The rescue parties worked relentlessly day and night in the hope that some members of the party would miraculously survive. Led by the Commanding Officer, who personally oversaw the rescue operation, it was the dogged determination of the troops that succeeded in finding Lance Naik Hanumanthappa and the mortal remains of the other nine soldiers. 
Credit must be given to the medical officers, helicopter pilots of the Indian Air Force and Army Aviation along with their maintenance and support staff who have conducted casualty evacuation operations with unparalleled zeal. 

A Little Context
Rescue operation in the Siachen glacier. (Photo: PTI)
Casualties, the gravest concern, have reduced drastically, especially after the November 2003 ceasefire. The author of the article in The Hindu goes on to opine that just because we have militarily and materially invested in the Siachen region over the years, it does not provide us with a strategically sound rationale to continue stationing troops there – only to keep losing them year after year.
So what is the strategic significance of Siachen? Lt Gen ML Chibber, the erstwhile Northern Army Commander had succinctly stated that the Siachen glacier is a wedge that keeps the two adversaries apart. If one were to concede to the Pakistani view that the line north of NJ 9842 does indeed join with the Karakoram Pass, it would literally amount to the Chinese presence in the Shaksgam valley moving southwards to the Nubra valley.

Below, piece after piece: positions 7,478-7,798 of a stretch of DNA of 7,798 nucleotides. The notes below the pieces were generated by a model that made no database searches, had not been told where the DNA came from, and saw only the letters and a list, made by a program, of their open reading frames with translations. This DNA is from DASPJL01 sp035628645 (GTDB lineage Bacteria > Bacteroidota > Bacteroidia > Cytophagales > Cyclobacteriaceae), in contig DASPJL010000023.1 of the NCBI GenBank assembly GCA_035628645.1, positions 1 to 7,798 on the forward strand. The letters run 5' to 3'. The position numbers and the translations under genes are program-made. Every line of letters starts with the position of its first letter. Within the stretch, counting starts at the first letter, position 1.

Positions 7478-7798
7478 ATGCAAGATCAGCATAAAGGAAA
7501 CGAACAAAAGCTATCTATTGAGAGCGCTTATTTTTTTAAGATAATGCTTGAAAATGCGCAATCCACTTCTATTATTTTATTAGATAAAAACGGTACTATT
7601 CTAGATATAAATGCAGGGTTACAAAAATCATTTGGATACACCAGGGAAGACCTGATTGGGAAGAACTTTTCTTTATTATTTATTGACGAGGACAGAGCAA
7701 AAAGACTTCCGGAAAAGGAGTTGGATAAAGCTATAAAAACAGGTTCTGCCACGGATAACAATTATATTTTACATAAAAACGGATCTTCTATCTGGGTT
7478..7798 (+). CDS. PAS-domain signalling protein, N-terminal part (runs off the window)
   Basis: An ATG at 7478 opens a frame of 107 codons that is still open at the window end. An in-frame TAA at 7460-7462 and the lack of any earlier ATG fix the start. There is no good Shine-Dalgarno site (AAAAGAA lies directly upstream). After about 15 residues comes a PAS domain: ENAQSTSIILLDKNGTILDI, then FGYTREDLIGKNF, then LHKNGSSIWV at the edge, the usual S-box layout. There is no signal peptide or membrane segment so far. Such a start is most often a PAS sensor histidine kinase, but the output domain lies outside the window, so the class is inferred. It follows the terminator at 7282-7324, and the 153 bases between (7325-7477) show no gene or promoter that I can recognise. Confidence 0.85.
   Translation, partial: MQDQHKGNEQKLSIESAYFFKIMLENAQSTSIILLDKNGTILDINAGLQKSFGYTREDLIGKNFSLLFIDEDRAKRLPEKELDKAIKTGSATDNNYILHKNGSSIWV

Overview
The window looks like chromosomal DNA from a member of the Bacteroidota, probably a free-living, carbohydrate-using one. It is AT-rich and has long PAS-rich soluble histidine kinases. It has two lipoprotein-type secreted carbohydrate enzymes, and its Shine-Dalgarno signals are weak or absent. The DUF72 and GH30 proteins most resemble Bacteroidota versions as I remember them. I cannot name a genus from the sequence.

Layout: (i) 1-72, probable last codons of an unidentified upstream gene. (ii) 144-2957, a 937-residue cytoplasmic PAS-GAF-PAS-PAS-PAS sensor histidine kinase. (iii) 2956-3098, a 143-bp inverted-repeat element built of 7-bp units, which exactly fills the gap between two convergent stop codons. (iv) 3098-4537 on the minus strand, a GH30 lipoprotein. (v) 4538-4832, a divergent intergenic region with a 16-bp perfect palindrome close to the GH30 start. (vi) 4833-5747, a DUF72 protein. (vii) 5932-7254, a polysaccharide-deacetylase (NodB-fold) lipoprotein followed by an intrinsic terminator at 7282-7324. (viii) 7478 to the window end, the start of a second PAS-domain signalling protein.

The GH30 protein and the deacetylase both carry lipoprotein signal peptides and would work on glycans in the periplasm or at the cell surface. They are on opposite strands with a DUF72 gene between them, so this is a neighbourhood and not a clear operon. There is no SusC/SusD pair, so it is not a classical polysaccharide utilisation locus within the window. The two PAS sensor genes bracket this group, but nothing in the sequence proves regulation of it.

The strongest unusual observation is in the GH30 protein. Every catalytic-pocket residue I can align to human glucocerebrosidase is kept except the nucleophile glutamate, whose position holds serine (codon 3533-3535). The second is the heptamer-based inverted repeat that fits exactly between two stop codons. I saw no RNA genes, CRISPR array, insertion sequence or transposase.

With reported activity of Chinese troops involved in building projects in Gilgit and Baltistan, the general area, right down to the Shyok valley will become a collusive playground and a zone for future exploitation by the Chinese and Pakistanis through the Khunjerab and Karakoram passes. Occupation of the Saltoro and Siachen provides a buffer to Ladakh and in military parlance, the much needed depth to important mountain passes that are gateways to Ladakh and Kashmir.